When computers made their way into workplaces, in the 1980s, typists had a problem. As computers replaced traditional typewriters, the skills of typists who did not know how to work with a word processor grew obsolete. Nevertheless, few would argue that information technology permanently increased unemployment. Although the unemployment rate did spike in the 1980s, it eventually went back down again, so the average unemployment rate in the 1990s was similar to the rate in the 1970s. The labor force adjusted to a new technology replacing an older one.
In the wake of the 2008 financial crisis, there was a lively debate among policy makers and academics about whether a similar gap “between the skills workers have and the skills businesses say they need” contributed to the increase in unemployment. Research has since shown that the skills gap has a cyclical effect on unemployment, explaining as much as one-third of the increase in unemployment following the Great Recession.
It is usually taken for granted that the skills gap is a problem of skills supply, and public concerns often focus on a lack of STEM skills and soft skills. So proposed solutions tend to involve reforming education and worker training programs. The most popular approach has been to reduce tuition fees for selective fields of study, usually STEM majors.
However, I argue that this view is not correct. Research that I and my colleagues have conducted suggests that the skills gap persists mainly because employers are unwilling or unable to pay market price for the skills they require.
There are three possible reasons for why a skills gap exists. First, workers do not adjust to changes in the demand by acquiring new skills. Second, employers do not take the supply of skills into account when they make hiring decisions. Third, employers do not take into account the relative shortage or abundance of particular skills when they set wages. Using U.S. data on job finding and filling rates, wages, and profits across states and industries since 1979, we measured the contribution of each of these three reasons on mismatch unemployment. We found that wage setting is the main reason why workers don’t have the skills employers are looking for.
The workforce can adjust to changes in the demand for skills by acquiring new skills, through training, or by replacing older workers with younger ones who have up-to-date skills. For example, an unemployed typist looking for work in the 1980s could learn how to use a computer or fill a vacant position left by another typist who moved on to another job or retired.
Firms can also respond to changes in the supply of skills. In the 1980s, for instance, organizations could train their typists in word processing or keep some typist positions open. While hiring less-skilled workers hurts a firm’s productivity, the data shows that companies still did this in order to take advantage of the fact that hiring these workers is so much cheaper.
Our data shows that these kinds of adjustments do indeed happen, and that they happen fast enough to prevent unemployment from going up. There aren’t many occupations that are both easy to find and high-paying, which is what we would expect if the workforce were not adjusting and companies were struggling to find talent. Similarly, there are few jobs that are easy to fill and that generate high profits for the company.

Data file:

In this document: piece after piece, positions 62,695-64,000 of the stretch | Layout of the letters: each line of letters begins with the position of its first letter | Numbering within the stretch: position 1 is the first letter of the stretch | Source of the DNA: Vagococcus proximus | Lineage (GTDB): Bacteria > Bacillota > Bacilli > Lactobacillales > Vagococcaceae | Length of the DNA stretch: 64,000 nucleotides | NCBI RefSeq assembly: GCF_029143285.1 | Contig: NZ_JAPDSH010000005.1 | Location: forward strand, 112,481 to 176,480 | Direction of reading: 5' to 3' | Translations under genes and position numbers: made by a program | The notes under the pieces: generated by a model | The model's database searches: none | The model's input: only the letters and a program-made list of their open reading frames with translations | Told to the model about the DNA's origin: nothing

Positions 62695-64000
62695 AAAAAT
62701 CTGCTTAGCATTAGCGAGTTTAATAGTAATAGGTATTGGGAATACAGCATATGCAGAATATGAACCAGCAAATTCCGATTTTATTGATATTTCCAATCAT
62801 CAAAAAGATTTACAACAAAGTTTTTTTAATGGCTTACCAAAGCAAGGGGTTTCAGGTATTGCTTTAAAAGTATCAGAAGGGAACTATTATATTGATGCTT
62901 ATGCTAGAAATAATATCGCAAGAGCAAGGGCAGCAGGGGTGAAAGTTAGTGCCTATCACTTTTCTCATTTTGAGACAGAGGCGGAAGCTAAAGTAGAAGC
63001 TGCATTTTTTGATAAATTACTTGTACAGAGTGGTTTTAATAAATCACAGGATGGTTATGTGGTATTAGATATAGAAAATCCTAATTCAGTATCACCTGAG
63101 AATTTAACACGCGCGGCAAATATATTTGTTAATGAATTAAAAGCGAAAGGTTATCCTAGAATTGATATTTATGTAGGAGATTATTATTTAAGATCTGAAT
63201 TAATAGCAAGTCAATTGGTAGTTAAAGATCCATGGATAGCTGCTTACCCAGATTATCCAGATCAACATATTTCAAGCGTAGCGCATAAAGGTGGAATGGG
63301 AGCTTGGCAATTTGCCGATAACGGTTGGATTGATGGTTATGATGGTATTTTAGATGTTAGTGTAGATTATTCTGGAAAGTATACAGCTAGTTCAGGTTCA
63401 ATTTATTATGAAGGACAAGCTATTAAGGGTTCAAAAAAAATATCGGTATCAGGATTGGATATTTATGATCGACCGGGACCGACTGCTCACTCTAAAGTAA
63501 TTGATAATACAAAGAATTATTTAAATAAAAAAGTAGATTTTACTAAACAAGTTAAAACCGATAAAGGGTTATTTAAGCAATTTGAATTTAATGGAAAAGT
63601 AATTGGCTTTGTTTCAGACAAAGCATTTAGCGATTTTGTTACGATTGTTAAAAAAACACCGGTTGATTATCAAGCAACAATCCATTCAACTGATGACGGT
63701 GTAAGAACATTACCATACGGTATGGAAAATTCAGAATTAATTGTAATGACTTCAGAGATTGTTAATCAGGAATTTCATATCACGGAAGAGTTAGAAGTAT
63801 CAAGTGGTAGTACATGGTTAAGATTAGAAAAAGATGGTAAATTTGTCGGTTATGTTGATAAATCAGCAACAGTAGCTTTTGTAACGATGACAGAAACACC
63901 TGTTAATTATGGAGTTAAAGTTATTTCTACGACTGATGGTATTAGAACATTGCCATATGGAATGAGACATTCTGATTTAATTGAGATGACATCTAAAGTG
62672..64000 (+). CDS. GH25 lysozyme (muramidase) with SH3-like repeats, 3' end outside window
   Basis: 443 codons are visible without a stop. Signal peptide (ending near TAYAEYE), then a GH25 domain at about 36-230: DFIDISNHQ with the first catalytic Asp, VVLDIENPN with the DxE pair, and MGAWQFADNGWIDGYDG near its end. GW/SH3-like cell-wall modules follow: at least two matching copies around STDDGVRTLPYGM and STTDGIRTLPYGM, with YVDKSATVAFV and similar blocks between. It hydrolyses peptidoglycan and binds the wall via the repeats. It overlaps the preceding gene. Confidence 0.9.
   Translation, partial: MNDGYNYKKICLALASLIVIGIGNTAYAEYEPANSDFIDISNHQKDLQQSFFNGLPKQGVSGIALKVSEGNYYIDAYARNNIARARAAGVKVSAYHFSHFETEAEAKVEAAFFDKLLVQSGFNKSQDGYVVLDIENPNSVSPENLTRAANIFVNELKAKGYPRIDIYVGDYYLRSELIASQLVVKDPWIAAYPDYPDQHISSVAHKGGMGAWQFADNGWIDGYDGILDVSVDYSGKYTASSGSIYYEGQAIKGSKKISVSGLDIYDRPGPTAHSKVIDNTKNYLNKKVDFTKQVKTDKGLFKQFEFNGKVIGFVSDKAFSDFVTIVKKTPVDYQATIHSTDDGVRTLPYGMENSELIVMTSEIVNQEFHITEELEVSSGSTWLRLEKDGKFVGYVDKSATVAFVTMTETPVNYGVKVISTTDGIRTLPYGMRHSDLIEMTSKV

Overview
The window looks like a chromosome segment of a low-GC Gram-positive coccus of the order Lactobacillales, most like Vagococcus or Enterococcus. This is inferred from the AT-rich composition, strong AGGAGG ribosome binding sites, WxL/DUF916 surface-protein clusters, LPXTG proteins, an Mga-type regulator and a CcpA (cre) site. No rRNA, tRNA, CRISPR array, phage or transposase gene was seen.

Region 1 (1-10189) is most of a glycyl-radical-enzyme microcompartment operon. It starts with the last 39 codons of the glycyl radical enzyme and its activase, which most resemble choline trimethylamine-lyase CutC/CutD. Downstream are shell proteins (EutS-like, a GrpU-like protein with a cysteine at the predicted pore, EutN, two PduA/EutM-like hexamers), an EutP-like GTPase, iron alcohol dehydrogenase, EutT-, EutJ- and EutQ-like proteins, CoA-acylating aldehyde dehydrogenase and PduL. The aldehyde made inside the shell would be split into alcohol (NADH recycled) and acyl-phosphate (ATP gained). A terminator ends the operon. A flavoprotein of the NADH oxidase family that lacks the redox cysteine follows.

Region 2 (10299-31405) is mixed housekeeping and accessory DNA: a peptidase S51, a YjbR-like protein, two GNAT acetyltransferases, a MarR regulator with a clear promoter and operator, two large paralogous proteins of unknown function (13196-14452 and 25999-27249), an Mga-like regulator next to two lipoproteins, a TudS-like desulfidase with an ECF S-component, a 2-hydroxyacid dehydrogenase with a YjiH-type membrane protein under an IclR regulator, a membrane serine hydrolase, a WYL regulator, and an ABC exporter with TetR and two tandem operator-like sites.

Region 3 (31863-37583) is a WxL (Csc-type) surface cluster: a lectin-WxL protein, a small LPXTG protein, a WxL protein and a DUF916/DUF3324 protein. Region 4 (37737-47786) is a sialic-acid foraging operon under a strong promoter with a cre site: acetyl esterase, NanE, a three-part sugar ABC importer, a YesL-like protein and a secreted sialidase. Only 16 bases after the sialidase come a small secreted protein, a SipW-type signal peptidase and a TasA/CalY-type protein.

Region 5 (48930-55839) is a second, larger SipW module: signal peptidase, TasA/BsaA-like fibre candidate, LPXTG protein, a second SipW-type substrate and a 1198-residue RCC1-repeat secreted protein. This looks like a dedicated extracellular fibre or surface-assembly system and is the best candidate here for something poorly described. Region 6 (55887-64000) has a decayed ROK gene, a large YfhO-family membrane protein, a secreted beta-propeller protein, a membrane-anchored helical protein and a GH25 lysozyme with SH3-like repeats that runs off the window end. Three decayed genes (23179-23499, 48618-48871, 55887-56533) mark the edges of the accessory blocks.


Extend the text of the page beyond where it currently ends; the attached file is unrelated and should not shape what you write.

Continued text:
Yet the skills gap remains, because the adjustments that workers and firms make will only eliminate the gap if wages reflect the relative supply and demand for various skills across occupations. But our data shows that this is not happening: Many jobs in industries that generate high profits (retail trade, educational services, mining, and forestry) tend to pay low wages and are therefore unattractive to workers, whereas jobs in industries that pay higher wages (finance, computer and electronics manufacturing, paper and printing) are not very profitable.
Imagine that a particular set of skills — say, STEM skills — enables workers to be particularly productive but their pay does not go up to reflect this higher productivity. It is not surprising that workers do not acquire more of these skills, since they do not reap any of the benefits of their increased productivity. In the UK, for instance, less than half of STEM graduates work in scientific occupations, and there is no wage premium for having a STEM degree in other occupations.
On the other hand, firms are more interested in hiring workers with these STEM skills, as they are very productive and cheap. Thus companies open lots of vacancies for STEM positions but find it very difficult to fill them.
Companies often advocate for better education to fix the skills gap, but our results indicate that this is unlikely to work for a simple reason: Students have a choice about what skills they acquire in school and how they use these skills in the labor market. Encouraging universities to educate more physicists and engineers will not make a difference if these additional STEM graduates then choose to work for investment banks that offer higher salaries.
Unfortunately, our research does not provide an explanation for why wages do not reflect relative labor market conditions across occupations or skills. However, the data clearly indicates that wages for workers with scarce skills are too low compared to wages for workers with a more abundant skill set. It would seem that this provides a profitable opportunity for companies that are able to be flexible in their compensation policy. By paying more for certain skills, an employer would have no trouble attracting workers with those skills in sufficient quantity and quality, giving the company an undeniable edge over its competitors.
via HBR.org http://ift.tt/1U20Kgy